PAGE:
We need to understand that pain is an experience that your brain decides to make you feel when it is under threat. It is a response to possible tissue damage to make you protect yourself. Your tight neck muscles or strained joints may send signals notifying your brain that things are not as great as they could be, and there might even be some degree of inflammation, but ultimately it is your brain that decides whether it’s relevant enough to have pain. Nine times out of ten, the same pain you are feeling now would only be a fraction of its intensity if you were sat on a beach googling ‘things to do on your holiday’ rather than being stuck at your desk, in mid-winter, in a pandemic. 

Of the many factors that account for our experience of pain, we need to ask ourselves: How anxious am I about it? How are my general stress levels? How is my general physical and mental wellbeing? All this can have a profound impact in defining whether, and how intensely, you will feel pain.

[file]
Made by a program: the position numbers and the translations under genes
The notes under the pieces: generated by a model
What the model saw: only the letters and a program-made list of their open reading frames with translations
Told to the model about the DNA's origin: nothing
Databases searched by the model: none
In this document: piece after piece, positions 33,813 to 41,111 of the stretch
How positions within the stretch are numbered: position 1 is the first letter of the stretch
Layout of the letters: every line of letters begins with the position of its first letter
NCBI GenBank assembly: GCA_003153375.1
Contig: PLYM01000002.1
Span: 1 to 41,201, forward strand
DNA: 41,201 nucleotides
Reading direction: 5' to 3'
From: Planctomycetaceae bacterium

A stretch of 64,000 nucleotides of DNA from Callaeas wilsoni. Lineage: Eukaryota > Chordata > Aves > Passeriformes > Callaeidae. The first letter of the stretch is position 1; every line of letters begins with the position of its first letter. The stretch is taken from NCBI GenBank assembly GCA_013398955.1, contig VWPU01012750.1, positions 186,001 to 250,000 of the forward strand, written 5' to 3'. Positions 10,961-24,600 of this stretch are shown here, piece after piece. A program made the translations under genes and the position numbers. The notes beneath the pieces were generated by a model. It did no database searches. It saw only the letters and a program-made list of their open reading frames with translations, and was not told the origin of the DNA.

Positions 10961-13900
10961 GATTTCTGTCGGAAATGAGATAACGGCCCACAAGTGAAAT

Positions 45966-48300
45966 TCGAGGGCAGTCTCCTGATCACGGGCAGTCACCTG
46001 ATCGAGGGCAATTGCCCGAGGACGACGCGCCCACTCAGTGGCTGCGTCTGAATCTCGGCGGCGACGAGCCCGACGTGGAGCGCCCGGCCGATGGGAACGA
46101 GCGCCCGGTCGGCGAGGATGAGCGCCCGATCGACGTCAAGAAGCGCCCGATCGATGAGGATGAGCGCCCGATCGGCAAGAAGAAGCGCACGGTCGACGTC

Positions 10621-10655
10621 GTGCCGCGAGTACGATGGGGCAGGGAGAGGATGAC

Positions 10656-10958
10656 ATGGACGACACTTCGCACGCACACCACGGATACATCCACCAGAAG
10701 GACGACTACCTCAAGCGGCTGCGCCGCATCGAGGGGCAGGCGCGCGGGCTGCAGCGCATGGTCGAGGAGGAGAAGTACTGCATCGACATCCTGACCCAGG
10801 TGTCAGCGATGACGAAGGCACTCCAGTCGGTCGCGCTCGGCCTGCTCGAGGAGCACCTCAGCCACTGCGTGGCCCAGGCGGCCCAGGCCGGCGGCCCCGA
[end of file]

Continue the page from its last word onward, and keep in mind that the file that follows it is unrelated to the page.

We learn pain

Interestingly, our brain can also learn to experience pain simply by associating it with a particular activity or experience. When you feel the same pain over and over again, at the same desk, or during the same particular job, physical activity or stressful situation, then your brain learns that these environments are a threat and begins to predict pain in advance of it actually happening. This then leads to increased tissue sensitivity, muscles tightening, altered breathing - all the physiological events that happen during pain - but prior to any actual physical load on your body. This prediction of pain is real pain. There is no difference between this pain and actual ‘physical’ pain because all pain is real yet is simultaneously an emotion, an output of the brain not an input into the tissues.